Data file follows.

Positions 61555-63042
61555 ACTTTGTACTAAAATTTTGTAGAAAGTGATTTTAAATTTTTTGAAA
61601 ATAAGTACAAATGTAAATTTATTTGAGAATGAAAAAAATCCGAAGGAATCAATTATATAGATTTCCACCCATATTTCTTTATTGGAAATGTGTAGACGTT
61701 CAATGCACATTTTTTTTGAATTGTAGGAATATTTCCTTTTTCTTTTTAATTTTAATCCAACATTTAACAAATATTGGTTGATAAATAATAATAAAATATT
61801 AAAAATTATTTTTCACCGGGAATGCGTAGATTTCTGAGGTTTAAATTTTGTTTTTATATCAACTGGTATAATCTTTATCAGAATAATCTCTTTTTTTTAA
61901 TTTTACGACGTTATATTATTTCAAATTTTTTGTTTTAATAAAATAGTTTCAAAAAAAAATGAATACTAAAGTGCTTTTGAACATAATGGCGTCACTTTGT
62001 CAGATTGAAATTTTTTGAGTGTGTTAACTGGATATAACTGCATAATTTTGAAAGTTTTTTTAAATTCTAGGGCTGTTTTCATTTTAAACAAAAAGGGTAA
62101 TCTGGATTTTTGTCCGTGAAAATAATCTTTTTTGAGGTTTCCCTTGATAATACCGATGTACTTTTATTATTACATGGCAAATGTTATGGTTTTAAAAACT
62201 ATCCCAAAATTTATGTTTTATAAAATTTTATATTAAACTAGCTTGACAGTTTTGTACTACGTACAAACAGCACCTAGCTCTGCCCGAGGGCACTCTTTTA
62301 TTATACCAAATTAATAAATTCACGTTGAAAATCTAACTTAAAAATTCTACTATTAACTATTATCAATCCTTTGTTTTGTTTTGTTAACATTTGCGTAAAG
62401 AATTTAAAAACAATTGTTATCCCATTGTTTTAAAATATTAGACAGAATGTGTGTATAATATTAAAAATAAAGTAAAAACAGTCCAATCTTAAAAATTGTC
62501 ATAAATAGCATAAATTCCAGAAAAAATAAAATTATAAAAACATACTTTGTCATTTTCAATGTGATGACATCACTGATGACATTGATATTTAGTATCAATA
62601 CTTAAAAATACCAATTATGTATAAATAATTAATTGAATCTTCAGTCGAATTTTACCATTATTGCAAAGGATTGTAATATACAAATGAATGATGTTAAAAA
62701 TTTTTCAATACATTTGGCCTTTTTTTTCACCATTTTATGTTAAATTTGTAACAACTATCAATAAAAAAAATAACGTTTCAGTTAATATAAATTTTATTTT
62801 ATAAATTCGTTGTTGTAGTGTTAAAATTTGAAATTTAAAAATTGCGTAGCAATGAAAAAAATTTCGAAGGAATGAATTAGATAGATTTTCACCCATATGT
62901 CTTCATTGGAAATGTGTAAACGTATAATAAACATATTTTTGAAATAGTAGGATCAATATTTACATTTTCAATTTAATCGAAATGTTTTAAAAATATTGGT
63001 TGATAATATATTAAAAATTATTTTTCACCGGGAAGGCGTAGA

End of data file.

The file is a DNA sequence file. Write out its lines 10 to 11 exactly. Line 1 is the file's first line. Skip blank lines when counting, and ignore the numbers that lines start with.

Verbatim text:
62301 TTATACCAAATTAATAAATTCACGTTGAAAATCTAACTTAAAAATTCTACTATTAACTATTATCAATCCTTTGTTTTGTTTTGTTAACATTTGCGTAAAG
62401 AATTTAAAAACAATTGTTATCCCATTGTTTTAAAATATTAGACAGAATGTGTGTATAATATTAAAAATAAAGTAAAAACAGTCCAATCTTAAAAATTGTC